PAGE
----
In last week’s blog I shared ideas from Phillip Schlechty’s book Engaging Students: The Next Level of Working on the Work. Here is some additional thinking as I finished the book.
“The primary task of the teacher is not to motivate students. It is to design work they provide to students or encourage students to undertake in ways that maximize the likelihood that the motives students bring to the work will be responded to and satisfied. The task is also to design the work in a way that minimizes the likelihood that student motives will be frustrated or need to be suppressed”. (pg 81)
Schletchy’s focus on the teacher as designer aligns with the coaching work that I have been doing using a backwards approach ….. moving from the desired student achievement outcome to deciding what the student needs to do and then moving to what the teacher does. I often find that teachers are planning instruction without a clear picture of the student behaviors (actions) that would produce the desired learning outcome.
The emphasis on designing rather than planning could provide teachers a clearer understanding that it is “what the student does” that produces the learning.
Some of Schlechty’s distinctions between designing and planning: (pg 48)
Design begins with the needs of customers.
Plans begin with goals, objectives, activities.
Design assumes divergence, disruption, and chaos.
Planning assumes convergence, linearity, and order.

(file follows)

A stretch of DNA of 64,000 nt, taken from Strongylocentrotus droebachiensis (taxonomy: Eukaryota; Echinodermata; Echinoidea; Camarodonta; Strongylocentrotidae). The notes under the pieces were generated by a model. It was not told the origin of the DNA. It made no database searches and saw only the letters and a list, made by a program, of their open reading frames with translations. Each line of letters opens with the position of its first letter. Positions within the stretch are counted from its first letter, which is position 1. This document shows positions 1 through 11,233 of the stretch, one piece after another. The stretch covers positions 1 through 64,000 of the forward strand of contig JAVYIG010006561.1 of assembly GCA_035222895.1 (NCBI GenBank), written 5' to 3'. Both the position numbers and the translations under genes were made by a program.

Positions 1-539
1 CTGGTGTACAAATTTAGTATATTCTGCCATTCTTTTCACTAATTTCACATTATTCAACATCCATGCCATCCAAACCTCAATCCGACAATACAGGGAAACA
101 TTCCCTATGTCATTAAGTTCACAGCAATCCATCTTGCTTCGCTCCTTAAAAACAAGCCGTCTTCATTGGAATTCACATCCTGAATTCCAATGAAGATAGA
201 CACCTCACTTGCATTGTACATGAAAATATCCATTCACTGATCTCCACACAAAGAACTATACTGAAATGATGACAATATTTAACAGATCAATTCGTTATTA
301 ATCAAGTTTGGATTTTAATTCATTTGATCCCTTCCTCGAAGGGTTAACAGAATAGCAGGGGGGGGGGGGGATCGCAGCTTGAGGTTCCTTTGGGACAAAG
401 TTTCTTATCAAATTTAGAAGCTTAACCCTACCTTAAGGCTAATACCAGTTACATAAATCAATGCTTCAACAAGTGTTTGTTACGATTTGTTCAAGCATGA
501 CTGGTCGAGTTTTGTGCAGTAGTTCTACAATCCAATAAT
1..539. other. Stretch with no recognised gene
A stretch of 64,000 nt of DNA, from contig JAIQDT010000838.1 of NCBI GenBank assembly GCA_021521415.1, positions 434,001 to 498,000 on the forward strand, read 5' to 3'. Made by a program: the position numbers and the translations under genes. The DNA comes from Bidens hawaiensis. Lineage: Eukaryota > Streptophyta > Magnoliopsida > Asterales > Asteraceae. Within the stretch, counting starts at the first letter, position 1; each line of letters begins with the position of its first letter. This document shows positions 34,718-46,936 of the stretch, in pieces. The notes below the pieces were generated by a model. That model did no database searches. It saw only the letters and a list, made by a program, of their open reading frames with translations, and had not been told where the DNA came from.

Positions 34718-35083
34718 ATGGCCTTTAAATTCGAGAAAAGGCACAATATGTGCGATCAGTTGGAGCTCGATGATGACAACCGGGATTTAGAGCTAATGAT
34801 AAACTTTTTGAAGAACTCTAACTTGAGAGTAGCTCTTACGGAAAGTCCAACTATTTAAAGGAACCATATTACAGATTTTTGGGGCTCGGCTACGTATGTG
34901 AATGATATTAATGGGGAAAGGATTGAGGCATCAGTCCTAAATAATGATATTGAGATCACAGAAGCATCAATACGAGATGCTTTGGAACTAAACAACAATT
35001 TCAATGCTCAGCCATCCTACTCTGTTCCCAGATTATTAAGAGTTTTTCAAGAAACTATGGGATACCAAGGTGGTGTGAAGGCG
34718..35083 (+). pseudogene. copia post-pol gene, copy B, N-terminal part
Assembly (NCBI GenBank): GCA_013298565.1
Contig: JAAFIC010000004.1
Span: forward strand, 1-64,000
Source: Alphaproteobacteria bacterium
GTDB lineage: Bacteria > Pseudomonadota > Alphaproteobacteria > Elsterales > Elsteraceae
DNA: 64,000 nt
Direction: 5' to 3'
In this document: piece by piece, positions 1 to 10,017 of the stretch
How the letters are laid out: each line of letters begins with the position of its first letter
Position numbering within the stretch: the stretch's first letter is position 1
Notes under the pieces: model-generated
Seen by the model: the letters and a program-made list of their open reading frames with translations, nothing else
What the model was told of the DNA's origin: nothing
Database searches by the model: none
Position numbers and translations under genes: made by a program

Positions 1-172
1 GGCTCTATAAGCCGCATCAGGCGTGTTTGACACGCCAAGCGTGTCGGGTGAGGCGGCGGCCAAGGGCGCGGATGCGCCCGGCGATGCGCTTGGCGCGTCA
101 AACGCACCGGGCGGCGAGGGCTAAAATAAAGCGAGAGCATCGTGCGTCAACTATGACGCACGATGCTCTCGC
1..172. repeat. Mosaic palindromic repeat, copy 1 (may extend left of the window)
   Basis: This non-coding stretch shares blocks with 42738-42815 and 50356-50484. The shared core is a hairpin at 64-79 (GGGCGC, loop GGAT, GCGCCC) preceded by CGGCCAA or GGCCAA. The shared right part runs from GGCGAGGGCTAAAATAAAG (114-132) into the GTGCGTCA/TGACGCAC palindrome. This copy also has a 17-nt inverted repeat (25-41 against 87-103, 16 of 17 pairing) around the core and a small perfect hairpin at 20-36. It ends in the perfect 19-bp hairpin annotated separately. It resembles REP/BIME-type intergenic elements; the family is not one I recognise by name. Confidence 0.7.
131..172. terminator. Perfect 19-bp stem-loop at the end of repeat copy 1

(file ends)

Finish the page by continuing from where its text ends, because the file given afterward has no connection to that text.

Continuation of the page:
Design is expressive and embraces values and emotion.
Planning is instrumental and embraces deductive logic and rational analysis.
Design seeks alternatives and invites invention.
Planning seeks to limit alternatives and encourages conformance.
Designers synthesize and unify.
Planners analyze and segment.
For teachers to be designers they need to know about their students….what motives they bring to the classroom.
This kind of work would suggest to me a high need for collaboration. Teachers collaborating in knowing students and informing each other about what they know. The creative process of design should be enhanced by teams/collaboration.
Teachers focused more on designing than planning will need reinforcement from principals. The questions that principals ask teachers can communicate the importance placed on student engagement. Here are some from Schlecty: (pg 133)
Describe a successful unit of schoolwork that you provided your students.
What portion of the students were engaged— demonstrated attention and persistence and commitment? How did you determine the level of engagement?
To what extent did the students learn what you wanted them to? How did you assess the results?
What about the learning experience made it as engaging or discouraging engagement as it seemed to be?
If you were to redesign this unit for the same group of students, what would you change? Why?
One of my favorite post conferencing questions is “What did you learn during this lesson?”. Each student learning activity should be a teacher learning activity. The teacher should be learning about his/her students and altering the next design based on that learning.
As an administrator or coach you might consider the same question following an observation and teacher conference. “What did I learn about the students and the teacher?” How will that learning impact the design of my next interaction with the teacher and staff?”